about the piece
The musical ideas for "Pfropfen" are based on improvisations I made with my voice as well as different sound objects and instruments. All the ideas were recorded and sometimes I slightly modified them with the computer. They can be played on a sampler. But in the final version of the piece the sound files will NOT be played. Like in photography they are the "negatives" later leading to a "positive" that is performed live on the instruments.
In order to create the final material for the wind and brass players the musicians of the ensemble were involved. For flute, oboe, bass clarinet, bassoon, horn and trombone I each created 26 musical objects. The “tutorials” in the beginning of the score list those objects. In short session with each of the six musicians I played recordings of the objects and also showed them very approximate transcriptions of the musical events. They were then asked to find a spontaneous solution to imitate the sound with their instrument. I strongly encouraged them to use mutes or other distortion techniques in order to achieve an individualized and not a "clean" sound. That's why the piece is called "Pfropfen". Bassoonist and bass clarinetist could opt to alternatively use contrabassoon and contrabass clarinet for some of the sounds. What's important: It is absolutely IMPOSSIBLE to imitate the sound objects perfectly. In the sessions I always relied on the suggestions and creative ideas of the instrumentalists.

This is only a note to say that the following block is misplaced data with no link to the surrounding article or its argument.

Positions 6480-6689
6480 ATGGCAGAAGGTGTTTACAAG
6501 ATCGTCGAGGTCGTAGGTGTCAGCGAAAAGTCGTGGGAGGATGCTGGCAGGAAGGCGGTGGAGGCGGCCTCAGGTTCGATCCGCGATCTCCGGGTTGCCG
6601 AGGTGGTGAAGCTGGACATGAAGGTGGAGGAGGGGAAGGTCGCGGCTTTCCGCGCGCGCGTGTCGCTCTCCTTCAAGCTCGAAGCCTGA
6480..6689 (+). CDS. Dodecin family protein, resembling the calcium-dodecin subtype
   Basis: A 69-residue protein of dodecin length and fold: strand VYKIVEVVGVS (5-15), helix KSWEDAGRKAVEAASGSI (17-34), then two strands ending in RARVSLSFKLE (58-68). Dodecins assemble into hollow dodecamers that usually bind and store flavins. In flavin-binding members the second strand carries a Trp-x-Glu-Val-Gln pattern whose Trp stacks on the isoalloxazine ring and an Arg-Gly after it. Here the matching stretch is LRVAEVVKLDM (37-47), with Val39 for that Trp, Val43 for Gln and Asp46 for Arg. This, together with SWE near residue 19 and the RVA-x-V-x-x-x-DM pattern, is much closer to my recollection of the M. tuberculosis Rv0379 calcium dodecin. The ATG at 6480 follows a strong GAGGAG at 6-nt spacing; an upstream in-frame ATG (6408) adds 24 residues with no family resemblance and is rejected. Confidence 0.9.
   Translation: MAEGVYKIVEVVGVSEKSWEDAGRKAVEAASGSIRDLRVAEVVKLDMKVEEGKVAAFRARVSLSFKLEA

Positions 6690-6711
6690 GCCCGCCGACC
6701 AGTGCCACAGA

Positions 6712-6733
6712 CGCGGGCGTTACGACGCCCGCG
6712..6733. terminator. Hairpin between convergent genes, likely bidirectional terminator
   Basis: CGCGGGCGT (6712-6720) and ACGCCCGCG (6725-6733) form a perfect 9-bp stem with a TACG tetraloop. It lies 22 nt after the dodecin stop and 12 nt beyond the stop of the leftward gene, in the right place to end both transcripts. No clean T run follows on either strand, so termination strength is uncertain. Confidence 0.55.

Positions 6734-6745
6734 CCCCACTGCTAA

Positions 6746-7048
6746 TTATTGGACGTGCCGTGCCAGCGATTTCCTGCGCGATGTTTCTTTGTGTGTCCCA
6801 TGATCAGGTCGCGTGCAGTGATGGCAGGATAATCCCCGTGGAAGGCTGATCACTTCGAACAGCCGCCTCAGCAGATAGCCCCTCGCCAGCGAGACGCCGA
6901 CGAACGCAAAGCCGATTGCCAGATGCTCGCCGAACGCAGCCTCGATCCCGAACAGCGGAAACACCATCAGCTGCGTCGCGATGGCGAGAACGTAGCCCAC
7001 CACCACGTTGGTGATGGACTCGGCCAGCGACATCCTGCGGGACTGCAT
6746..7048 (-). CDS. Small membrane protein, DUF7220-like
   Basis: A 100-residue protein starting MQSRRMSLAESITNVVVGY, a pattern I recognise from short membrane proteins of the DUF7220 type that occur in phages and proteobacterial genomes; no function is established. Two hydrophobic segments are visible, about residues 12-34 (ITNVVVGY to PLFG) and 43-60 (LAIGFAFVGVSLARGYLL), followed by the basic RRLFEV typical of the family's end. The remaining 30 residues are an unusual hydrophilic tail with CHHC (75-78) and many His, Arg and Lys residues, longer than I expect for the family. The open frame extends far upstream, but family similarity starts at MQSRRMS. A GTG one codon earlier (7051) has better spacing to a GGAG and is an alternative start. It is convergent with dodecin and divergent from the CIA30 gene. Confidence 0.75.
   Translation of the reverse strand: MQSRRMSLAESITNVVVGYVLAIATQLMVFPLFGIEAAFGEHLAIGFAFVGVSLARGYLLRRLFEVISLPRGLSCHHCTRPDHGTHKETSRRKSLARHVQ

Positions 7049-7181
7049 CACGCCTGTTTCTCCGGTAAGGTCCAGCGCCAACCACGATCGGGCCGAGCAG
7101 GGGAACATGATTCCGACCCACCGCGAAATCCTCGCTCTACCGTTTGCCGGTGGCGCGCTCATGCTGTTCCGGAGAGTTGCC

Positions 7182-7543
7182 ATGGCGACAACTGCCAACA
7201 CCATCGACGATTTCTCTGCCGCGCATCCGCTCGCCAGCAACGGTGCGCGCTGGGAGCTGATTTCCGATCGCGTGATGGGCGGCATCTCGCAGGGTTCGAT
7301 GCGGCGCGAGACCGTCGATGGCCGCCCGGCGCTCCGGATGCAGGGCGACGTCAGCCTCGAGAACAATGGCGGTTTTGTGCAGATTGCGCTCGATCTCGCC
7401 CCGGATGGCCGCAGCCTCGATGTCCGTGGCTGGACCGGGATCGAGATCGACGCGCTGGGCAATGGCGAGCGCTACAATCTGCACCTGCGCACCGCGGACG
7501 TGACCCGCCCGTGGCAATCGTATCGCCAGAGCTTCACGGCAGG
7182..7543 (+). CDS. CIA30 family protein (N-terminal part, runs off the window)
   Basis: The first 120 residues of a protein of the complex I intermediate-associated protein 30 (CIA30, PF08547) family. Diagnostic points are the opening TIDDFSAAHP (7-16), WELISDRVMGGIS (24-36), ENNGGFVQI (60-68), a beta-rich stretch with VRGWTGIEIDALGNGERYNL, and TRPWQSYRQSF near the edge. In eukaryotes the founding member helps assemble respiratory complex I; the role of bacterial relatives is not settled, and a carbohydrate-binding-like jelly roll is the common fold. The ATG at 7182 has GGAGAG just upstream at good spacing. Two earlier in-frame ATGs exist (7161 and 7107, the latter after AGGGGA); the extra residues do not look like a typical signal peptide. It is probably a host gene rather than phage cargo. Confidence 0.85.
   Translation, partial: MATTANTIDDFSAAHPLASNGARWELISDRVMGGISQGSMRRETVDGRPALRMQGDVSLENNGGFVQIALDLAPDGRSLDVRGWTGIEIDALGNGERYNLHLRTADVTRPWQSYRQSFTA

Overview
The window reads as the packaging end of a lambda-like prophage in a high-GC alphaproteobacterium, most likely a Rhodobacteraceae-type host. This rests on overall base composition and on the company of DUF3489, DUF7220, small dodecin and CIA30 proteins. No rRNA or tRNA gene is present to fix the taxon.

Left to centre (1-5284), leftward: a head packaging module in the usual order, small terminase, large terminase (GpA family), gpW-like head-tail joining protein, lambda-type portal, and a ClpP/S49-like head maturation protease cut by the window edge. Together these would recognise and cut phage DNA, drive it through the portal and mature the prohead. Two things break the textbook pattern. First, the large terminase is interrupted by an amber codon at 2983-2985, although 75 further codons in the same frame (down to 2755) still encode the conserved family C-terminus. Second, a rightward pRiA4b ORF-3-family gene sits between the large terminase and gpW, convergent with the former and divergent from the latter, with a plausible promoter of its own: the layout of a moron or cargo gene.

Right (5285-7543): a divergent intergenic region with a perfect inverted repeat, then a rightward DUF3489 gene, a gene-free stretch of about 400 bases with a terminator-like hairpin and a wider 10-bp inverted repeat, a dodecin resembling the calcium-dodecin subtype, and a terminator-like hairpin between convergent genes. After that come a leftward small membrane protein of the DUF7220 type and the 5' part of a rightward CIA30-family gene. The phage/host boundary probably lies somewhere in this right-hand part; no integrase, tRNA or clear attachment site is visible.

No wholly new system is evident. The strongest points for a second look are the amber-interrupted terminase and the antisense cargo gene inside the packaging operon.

In the final piece the ensemble is strictly split into two groups. The wind and brass players are the "protagonists" while marimba and piano blend together to form the "Klavirimba" which is meant to accompany and comment on the events. The double bass both supports the Klavirimba (playing pizz.) and the wind and brass players (playing arco techniques).